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One Definition

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Other One Definition

[n] a single person or thing; "he is the best one"; "this is the one I ordered"
[n] the smallest whole number or a numeral representing this number; "he has the one but will need a two and three to go with it"; "they had lunch at one"
[adj] being a single entity made by combining separate components; "three chemicals combining into one solution"
[adj] used of a single unit or thing; not two or more; "`ane' is Scottish"


1, 1, ace, ane, cardinal, combined, I, i, single, unity

See Also...

digit, figure, monad, monas, singleton, unit

Misc. Definitions

\-one\ [From Gr. -w`nh, signifying, female descendant.] (Chem.) A suffix indicating that the substance, in the name of which it appears, is a ketone; as, acetone.
\-one\(Chem.) A termination indicating that the hydrocarbon to the name of which it is affixed belongs to the fourth series of hydrocarbons, or the third series of unsaturated hydrocarbonsl as, nonone.
\One\, a. [OE. one, on, an, AS. ["a]n; akin to D. een, OS. ["e]n, OFries. ["e]n, ["a]n, G. ein, Dan. een, Sw. en, Icel. einn, Goth. ains, W. un, Ir. & Gael. aon, L. unus, earlier oinos, oenos, Gr. ? the ace on dice; cf. Skr. ["e]ka. The same word as the indefinite article a, an. [root] 29
9. Cf. 2d A, 1st {An}, {Alone}, {Anon}, {Any}, {None}, {Nonce}, {Only}, {Onion}, {Unit}.]
1. Being a single unit, or entire being or thing, and no more; not multifold; single; individual. The dream of Pharaoh is one. --Gen. xli. 2
5. O that we now had here But one ten thousand of those men in England. --Shak.
2. Denoting a person or thing conceived or spoken of indefinitely; a certain. ``I am the sister of one Claudio'' [--Shak.], that is, of a certain man named Claudio.
3. Pointing out a contrast, or denoting a particular thing or person different from some other specified; -- used as a correlative adjective, with or without the. From the one side of heaven unto the other. --Deut. iv. 3
4. Closely bound together; undivided; united; constituting a whole. The church is therefore one, though the members may be many. --Bp. Pearson
5. Single in kind; the same; a common. One plague was on you all, and on your lords. --1 Sam. vi.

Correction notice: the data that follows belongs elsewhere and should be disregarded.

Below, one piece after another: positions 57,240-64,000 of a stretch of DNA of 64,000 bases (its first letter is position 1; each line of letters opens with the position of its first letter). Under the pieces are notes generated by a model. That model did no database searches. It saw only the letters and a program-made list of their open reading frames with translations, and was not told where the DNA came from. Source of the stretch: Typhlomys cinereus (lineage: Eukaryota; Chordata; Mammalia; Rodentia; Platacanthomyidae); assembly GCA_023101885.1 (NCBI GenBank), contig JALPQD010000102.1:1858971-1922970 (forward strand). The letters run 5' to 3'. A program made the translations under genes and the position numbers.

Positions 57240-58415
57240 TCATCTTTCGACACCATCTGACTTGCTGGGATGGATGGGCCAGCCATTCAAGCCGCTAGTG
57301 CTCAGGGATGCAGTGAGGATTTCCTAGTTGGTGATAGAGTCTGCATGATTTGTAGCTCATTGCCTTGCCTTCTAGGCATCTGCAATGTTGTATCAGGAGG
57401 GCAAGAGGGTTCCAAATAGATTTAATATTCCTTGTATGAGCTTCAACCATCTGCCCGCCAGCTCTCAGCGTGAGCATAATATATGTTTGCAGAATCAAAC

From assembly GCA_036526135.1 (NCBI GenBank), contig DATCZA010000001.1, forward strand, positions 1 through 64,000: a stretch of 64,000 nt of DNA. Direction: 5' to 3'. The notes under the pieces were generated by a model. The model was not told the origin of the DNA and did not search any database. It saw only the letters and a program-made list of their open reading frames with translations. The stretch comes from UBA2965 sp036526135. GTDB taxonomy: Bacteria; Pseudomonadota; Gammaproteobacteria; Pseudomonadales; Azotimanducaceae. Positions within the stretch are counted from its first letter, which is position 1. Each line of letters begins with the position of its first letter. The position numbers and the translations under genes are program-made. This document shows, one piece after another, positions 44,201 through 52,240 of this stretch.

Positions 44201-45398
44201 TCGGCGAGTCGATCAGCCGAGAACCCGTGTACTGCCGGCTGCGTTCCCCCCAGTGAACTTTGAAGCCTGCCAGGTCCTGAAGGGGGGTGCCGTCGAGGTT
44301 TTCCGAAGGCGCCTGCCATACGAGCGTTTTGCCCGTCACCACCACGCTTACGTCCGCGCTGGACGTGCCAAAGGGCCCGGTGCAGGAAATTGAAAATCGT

6. Single; inmarried. [Obs.] Men may counsel a woman to be one. --Chaucer. Note: One is often used in forming compound words, the meaning of which is obvious; as, one-armed, one-celled, one-eyed, one-handed, one-hearted, one-horned, one-idead, one-leaved, one-masted, one-ribbed, one-story, one-syllable, one-stringed, one-winged, etc. {All one}, of the same or equal nature, or consequence; as, he says that it is all one what course you take. --Shak. {One day}. (a) On a certain day, not definitely specified, referring to time past. One day when Phoebe fair, With all her band, was following the chase. --Spenser. (b) Referring to future time: At some uncertain day or period; some day. Well, I will marry one day. --Shak.
\One\, n.
1. A single unit; as, one is the base of all numbers.
2. A symbol representing a unit, as 1, or i.
3. A single person or thing. ``The shining ones.'' --Bunyan. ``Hence, with your little ones.'' --Shak. He will hate the one, and love the other. --Matt. vi. 2
4. That we may sit, one on thy right hand, and the other on thy left hand, in thy glory. --Mark x. 3
7. {After one}, after one fashion; alike. [Obs.] --Chaucer. {At one}, in agreement or concord. See {At one}, in the Vocab. {Ever in one}, continually; perpetually; always. [Obs.] --Chaucer. {In one}, in union; in a single whole. {One and one}, {One by one}, singly; one at a time; one after another. ``Raising one by one the suppliant crew.'' --Dryden.
\One\, indef. pron. Any person, indefinitely; a person or body; as, what one would have well done, one should do one's self. It was well worth one's while. --Hawthorne. Against this sort of condemnation one must steel one's self as one best can. --G. Eliot. Note: One is often used with some, any, no, each, every, such, a, many a, another, the other, etc. It is sometimes joined with another, to denote a reciprocal relation. When any one heareth the word. --Matt. xiii. 1
9. She knew every one who was any one in the land of Bohemia. --Compton Reade. The Peloponnesians and the Athenians fought against one another. --Jowett (Thucyd. ). The gentry received one another. --Thackeray.
\One\, v. t. To cause to become one; to gather into a single whole; to unite; to assimilite. [Obs.] The rich folk that embraced and oned all their heart to treasure of the world. --Chaucer.

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